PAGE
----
Burberry did just that, in real time with the premiere of their Spring/Summer 2012 collection. Calling it “Tweetwalk”, Burberry partnered with Instagram, Twitter and British photographer Mike Kus to share his exclusive images live from the show space. (Additionally, they leveraged Facebook, Chinese social networks, Sina and Yoku, YouTube, and an on demand live stream to distribute their content across the web simultaneously.
Why write a story, when you can show and tell a story? Because 71% of online Americans use video sharing sites (Source: Pew Internet) and according to a 2009 Forester report, your video content is 50 times more likely to appear on the first page of search than text based content.
Focus on the stories you want to share with your community and your consumers and create your own videos. You can use video as a way to spotlight a product, or people in your organization. You can also use video as a way to be more in control of your brand. For example, rather than waiting for the media to interview your company spokesperson, why not create your own video interviews and upload them to video sharing sites like YouTube and Vimeo? In the process, you will have videos that you can embed in your blog posts, making them easier to share, and save visitors a trip away from your blog to view your content.
Don’t be limited to just spotlighting products or services, though. Use videos to inform and educate as well – perhaps a video tutorial series sharing your industry expertise with your community. Consider a video case study, or sharing a challenge your company faced, how you handled it and what the outcome was can be very powerful.
Webinars are live, online educational presentations during which participating viewers/listeners, typically, can submit questions and comments. Think web-based seminars. Hosting your own is something you should consider as another layer of content. Webinars, unlike many conferences and events, can be both convenient and affordable.
They’re a great way to draw in and connect with your community. Webinars are interactive, unlike an eBook, white paper or even a video. Participants have the ability to ask specific questions, chat with the guests and moderator, and there are no geographical hindrances. There’s certainly no jet lag for traveling to and from a webinar, either. Plus, participants who might feel awkward in a face-to-face setting may feel more comfortable participating from their private location.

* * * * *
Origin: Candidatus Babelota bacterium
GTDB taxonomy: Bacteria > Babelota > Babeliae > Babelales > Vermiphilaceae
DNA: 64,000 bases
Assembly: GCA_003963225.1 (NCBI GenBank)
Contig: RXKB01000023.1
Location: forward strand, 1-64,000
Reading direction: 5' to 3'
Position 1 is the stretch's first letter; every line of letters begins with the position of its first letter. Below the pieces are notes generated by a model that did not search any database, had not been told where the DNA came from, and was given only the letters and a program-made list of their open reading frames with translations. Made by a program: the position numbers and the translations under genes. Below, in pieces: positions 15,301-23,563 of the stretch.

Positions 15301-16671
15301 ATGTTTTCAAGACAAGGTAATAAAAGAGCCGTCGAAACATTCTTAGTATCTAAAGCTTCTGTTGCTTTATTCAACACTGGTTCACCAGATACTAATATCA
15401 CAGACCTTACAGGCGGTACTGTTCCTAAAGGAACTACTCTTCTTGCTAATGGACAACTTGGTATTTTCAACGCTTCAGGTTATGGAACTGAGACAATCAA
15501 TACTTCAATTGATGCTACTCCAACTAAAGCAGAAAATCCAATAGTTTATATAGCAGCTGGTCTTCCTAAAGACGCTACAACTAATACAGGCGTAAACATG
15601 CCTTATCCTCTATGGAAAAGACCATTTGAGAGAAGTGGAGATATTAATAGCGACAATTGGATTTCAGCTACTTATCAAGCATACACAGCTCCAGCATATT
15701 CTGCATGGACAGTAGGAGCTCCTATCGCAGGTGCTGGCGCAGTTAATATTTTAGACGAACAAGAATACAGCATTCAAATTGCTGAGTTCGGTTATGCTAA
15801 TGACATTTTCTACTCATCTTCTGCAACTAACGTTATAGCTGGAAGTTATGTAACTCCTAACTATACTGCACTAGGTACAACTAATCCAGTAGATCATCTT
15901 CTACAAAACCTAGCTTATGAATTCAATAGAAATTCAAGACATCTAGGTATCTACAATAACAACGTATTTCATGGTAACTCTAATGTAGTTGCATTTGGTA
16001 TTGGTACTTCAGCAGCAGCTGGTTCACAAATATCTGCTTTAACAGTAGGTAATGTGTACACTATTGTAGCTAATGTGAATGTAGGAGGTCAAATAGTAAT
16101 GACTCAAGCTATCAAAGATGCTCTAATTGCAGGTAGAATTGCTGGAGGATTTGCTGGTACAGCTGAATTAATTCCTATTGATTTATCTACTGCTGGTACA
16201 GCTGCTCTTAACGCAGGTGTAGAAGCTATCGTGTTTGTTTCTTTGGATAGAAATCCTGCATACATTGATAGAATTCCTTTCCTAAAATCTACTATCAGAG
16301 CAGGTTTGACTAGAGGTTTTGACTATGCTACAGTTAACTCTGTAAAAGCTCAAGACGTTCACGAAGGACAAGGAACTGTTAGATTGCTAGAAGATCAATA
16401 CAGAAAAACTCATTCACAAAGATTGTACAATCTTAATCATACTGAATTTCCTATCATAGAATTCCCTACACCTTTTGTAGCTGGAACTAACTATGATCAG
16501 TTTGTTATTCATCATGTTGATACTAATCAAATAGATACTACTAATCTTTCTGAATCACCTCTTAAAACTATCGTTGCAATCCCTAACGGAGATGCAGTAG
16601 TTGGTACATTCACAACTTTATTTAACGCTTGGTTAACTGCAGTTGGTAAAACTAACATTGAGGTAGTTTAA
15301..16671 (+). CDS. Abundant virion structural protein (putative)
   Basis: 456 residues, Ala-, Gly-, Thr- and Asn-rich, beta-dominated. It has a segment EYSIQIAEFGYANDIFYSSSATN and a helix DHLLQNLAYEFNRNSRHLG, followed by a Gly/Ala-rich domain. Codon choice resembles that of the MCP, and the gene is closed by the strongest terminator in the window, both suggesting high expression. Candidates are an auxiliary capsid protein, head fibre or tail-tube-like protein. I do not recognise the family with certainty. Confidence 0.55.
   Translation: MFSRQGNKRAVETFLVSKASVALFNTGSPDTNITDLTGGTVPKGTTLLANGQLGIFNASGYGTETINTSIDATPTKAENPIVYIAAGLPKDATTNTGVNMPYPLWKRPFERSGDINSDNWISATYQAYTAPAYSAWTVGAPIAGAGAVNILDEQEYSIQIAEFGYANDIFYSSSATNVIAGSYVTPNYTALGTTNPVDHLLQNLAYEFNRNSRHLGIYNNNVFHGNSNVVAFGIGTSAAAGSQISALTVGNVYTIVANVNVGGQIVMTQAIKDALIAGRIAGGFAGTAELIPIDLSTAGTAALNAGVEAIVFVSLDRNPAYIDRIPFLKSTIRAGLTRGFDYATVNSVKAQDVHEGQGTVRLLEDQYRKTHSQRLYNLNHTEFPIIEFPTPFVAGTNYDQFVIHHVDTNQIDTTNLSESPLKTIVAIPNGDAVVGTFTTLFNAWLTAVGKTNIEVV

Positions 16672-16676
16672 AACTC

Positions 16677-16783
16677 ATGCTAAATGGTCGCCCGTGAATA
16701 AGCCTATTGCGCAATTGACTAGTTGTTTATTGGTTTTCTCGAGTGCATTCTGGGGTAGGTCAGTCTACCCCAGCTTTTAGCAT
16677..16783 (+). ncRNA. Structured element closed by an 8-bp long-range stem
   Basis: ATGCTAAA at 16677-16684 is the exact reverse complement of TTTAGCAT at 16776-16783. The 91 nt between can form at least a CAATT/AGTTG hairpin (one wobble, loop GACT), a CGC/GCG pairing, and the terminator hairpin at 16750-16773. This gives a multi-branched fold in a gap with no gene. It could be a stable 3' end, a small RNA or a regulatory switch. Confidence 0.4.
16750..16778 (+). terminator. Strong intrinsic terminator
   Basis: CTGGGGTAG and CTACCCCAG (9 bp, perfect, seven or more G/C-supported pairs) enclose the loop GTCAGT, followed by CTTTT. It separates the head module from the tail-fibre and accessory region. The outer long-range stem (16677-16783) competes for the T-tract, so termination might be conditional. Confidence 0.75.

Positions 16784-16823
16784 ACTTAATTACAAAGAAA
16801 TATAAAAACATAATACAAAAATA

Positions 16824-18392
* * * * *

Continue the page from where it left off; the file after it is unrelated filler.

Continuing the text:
Webinars may even snag you some new clients as well. According to a 2009 study by Business.com, 67% of small business decision-makers who use social media for business information seek out relevant webinars or podcasts. With stats like that, why not give webinars a try?
Extending social media reach and thus potentially extending the conversation is a great reason to add them to your content. During a webinar, participants can discuss and share information on other social media platforms like Twitter, using hashtags. This can increase the conversation around your brand and spread key points or take-aways. Plus, after the webinar, upload the information to your SlideShare account, repurpose it as a podcast and write a blog post recap about it. They’re like a gift that keeps on giving.
Infographics are graphic visual representations of information, data or knowledge. These graphics present complex information quickly and clearly. When you think infographics, think visual communication. Therefore, if you want to convey information that contains numbers dates, locations, measurements or comparisons, you could probably move away from putting it in writing and format it as an infographic instead.
While this form of visual communication existed before the Internet (when cave walls were the popular medium), they are back in popular demand due to the massive amounts of data circling the web and the shareable nature of social media.
The most successful infographics convey a story with a quick glance or read. Reagan’s PR Daily offers these five tips to help you when creating an infographic:
- Find the most interesting data
- Add scale to your data
- Create Tweetable statements (Highlight this and see what we mean!)
- Find a professional designer
- Make it shareable
Now that we have all these great content options to try out, let’s organize our thoughts a bit. We need to look at what type of content to use and when, both from a high level view at 30,000 feet and a more granular look on the ground. In the next part of our “Four Steps to Creating Content for your Digital Community,” series, we’ll explore ways to create both your content topics, organize them, share them and get people reading and consuming them!
What type of content would you add this this article? Are you using any of these alternative types of content? If so, which ones? Let us know in the comments below and stay tuned for part three “Sharing Content With Your Digital Community.”